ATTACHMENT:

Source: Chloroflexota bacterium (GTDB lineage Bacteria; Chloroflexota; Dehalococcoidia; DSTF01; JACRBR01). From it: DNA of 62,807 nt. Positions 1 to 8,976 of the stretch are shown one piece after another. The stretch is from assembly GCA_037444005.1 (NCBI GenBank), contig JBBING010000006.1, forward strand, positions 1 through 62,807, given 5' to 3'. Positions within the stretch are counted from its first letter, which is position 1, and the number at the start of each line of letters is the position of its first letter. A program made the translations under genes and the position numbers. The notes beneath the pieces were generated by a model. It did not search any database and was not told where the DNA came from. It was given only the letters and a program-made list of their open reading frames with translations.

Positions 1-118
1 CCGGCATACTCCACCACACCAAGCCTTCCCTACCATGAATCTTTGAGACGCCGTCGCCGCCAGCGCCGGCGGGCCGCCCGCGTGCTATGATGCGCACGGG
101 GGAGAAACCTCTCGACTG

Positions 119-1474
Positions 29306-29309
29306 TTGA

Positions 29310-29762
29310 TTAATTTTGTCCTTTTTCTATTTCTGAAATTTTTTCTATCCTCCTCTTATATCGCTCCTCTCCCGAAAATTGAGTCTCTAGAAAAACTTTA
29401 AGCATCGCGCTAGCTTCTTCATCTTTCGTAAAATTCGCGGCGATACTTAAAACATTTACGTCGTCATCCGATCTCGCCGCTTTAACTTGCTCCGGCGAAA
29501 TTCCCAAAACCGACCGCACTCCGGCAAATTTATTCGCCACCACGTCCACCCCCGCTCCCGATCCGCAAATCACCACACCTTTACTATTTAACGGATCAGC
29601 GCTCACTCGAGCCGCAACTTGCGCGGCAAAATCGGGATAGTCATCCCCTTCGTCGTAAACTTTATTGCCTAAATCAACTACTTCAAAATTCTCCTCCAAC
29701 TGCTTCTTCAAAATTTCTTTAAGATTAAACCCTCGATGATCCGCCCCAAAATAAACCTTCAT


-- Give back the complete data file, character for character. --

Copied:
Source: Chloroflexota bacterium (GTDB lineage Bacteria; Chloroflexota; Dehalococcoidia; DSTF01; JACRBR01). From it: DNA of 62,807 nt. Positions 1 to 8,976 of the stretch are shown one piece after another. The stretch is from assembly GCA_037444005.1 (NCBI GenBank), contig JBBING010000006.1, forward strand, positions 1 through 62,807, given 5' to 3'. Positions within the stretch are counted from its first letter, which is position 1, and the number at the start of each line of letters is the position of its first letter. A program made the translations under genes and the position numbers. The notes beneath the pieces were generated by a model. It did not search any database and was not told where the DNA came from. It was given only the letters and a program-made list of their open reading frames with translations.

Positions 1-118
1 CCGGCATACTCCACCACACCAAGCCTTCCCTACCATGAATCTTTGAGACGCCGTCGCCGCCAGCGCCGGCGGGCCGCCCGCGTGCTATGATGCGCACGGG
101 GGAGAAACCTCTCGACTG

Positions 119-1474
Positions 29306-29309
29306 TTGA

Positions 29310-29762
29310 TTAATTTTGTCCTTTTTCTATTTCTGAAATTTTTTCTATCCTCCTCTTATATCGCTCCTCTCCCGAAAATTGAGTCTCTAGAAAAACTTTA
29401 AGCATCGCGCTAGCTTCTTCATCTTTCGTAAAATTCGCGGCGATACTTAAAACATTTACGTCGTCATCCGATCTCGCCGCTTTAACTTGCTCCGGCGAAA
29501 TTCCCAAAACCGACCGCACTCCGGCAAATTTATTCGCCACCACGTCCACCCCCGCTCCCGATCCGCAAATCACCACACCTTTACTATTTAACGGATCAGC
29601 GCTCACTCGAGCCGCAACTTGCGCGGCAAAATCGGGATAGTCATCCCCTTCGTCGTAAACTTTATTGCCTAAATCAACTACTTCAAAATTCTCCTCCAAC
29701 TGCTTCTTCAAAATTTCTTTAAGATTAAACCCTCGATGATCCGCCCCAAAATAAACCTTCAT